Councillor Ainsley Arnold, Cheshire East Council Cabinet member in charge of housing and planning, said: “It is excellent that we are now at a stage where there will be a democratic process to decide if the proposed plans are robust and appropriate for the communities of Audlem and Sandbach.

“To have got to this stage is an achievement for both communities and their neighbourhood plan steering groups and I’d like to congratulate everyone involved on all the hard work that’s been put in to reach this point.

“Sound and robust neighbourhood plans can allow communities to take ownership of planning policy, which directly impacts on their lives. They enable local people to develop policies to address those planning matters that affect not only their interests but also wellbeing.

“The next steps are to put the Sandbach and Audlem neighbourhood plans to their local residents and ask if they would like it to be used to inform and shape planning decisions. If half or more of those that vote are in favour of the plan, Cheshire East will formally ‘adopt’ it and bring it into force.

“We look forward to supporting our growing number of neighbourhood planners to get to the same point.”

The communities of Sandbach and Audlem have been part of the plan-making process from the beginning and have designed plans that are unique to each local area.

The Audlem and Sandbach neighbourhood plans contain a number of policies specifically designed to shape local development.

Both plans were created to safeguard the long-term development of each town. The Sandbach Neighbourhood Plan focuses on delivering local employment and protecting wildlife and green spaces around the town, while the Audlem plan emphasises good design and meeting the housing needs of local residents.

It is anticipated that referenda in Sandbach and Audlem will be held in the spring.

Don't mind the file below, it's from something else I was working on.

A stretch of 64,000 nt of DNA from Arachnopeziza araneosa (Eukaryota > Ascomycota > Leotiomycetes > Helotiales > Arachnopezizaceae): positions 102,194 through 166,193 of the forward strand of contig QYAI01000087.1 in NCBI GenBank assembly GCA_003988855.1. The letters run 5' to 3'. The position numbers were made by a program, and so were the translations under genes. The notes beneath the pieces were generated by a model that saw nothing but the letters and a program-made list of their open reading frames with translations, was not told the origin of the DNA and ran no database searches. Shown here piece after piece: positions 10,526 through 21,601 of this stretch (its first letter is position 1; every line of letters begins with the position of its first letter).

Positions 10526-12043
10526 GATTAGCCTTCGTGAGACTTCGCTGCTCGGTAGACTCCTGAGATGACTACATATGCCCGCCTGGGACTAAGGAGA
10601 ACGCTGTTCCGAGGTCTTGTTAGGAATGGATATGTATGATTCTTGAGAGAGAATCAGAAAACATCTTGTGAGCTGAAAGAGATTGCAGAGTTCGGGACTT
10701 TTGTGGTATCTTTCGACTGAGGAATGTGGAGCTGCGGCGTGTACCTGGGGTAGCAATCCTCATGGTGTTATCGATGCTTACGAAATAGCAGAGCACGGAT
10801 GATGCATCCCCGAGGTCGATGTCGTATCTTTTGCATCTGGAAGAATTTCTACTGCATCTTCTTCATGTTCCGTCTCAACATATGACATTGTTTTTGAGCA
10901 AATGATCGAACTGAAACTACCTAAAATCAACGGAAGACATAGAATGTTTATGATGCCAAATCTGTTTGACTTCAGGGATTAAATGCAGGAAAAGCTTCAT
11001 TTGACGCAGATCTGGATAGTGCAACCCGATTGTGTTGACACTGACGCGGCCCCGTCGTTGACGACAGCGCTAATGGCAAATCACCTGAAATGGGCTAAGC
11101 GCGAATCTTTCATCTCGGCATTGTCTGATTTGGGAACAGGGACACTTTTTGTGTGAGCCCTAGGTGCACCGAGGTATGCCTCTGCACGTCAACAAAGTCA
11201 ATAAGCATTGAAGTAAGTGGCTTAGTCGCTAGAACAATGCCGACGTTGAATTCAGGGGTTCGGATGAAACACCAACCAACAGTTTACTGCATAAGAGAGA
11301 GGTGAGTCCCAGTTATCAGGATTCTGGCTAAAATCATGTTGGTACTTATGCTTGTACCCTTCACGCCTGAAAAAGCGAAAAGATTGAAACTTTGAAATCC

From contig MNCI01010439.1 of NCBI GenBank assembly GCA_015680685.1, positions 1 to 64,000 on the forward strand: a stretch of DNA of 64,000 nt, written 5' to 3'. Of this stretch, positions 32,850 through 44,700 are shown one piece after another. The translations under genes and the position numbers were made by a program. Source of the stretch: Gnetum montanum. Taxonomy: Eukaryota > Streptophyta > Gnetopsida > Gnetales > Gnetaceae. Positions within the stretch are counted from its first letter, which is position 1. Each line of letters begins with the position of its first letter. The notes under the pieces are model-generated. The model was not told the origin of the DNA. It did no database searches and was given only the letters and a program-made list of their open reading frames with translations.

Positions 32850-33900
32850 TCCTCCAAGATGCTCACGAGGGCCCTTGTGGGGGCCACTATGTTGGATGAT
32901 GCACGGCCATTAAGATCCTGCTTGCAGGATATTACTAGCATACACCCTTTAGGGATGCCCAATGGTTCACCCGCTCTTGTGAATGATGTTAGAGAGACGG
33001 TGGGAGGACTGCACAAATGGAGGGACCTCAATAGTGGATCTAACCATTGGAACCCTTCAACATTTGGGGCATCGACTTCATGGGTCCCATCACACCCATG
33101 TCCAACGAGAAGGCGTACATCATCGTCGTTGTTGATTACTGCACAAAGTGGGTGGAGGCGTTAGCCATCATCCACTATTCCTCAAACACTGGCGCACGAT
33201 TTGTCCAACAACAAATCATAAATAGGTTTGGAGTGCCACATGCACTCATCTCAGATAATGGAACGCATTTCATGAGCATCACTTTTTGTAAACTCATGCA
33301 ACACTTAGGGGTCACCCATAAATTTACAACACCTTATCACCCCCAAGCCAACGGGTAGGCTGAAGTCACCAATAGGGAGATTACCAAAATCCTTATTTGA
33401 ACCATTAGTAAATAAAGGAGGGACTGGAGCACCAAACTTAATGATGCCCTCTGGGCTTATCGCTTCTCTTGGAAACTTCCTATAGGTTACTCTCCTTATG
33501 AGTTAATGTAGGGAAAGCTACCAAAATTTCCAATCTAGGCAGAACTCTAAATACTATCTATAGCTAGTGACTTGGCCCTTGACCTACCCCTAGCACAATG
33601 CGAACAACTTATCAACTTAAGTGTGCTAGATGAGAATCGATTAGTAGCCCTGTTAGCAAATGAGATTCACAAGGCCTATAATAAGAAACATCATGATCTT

A51 London Road to benefit from highway improvements


The A51 London Road through Stapeley and Walgherton is to undergo improvements and repairs.

Cheshire East Highways is replacing road markings and patching London Road between the junctions of Back Lane and Checkley Lane for five days, from February 15-19. Gully cleansing and drainage repairs will also take place in this location.

To allow works to take place safely, London Road will be closed between the Peter Destapleigh Way/Elwood Way junction, Stapeley and the A525 in Woore. Works are planned between 9.30am and 3.30pm during the February school half-term holiday to ensure peak travel hours remain unaffected and disruption is minimised. Any winter maintenance gritting activities will be unaffected.

A diversion route will be put in place to help traffic flow during the work. It will be signed via the A529 and A525, also operating in reverse. This route will be mapped out using variable message signs.

Emergency access will be maintained at all times and local residents and businesses have been informed. 

Businesses located on London Road will be open as usual and staff will be available at the closure points to arrange entrance and exit to both properties and businesses. Traffic marshals will be on hand to provide help and advice, as first point of contact, to members of the public throughout the duration of the scheme.

Councillor David Brown, Cabinet member in charge of highways, said: “In order to minimise disruption, we’ve taken a decision to do this during the school half-term to make access available at peak hours. We will be carrying out gully emptying so that we do not have to return in the near future.”

Keep up to date with the latest developments via the @CECHighways twitter account and online at:

Any queries can also be directed to Cheshire East Council’s customer contact centre at 0300 123 5020.

Saturday 6 February 2016

Advice for Flood Victims: Bogus Trades People

Subject: Advice for Flood Victims: Bogus Trades People

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In December 2015 the UK was hit by three severe storms resulting in widespread flooding across the North of England and Scotland.
The NFIB would like to make flood victims aware of the possible threat that Rogue Traders and Bogus Trades People pose to them. Buying on your doorstep can be convenient. However, a salesman who uses clever tactics can pressurise you into buying something you actually don’t want or something that’s poor value for money.
Protect yourself against bogus trades people fraud

  • Always ask for identification before letting anyone you don't know into your house.
  • Check credentials, including a permanent business address and landline telephone number. The mobile phone numbers given on business cards are often pay-as-you-go numbers which are virtually impossible to trace.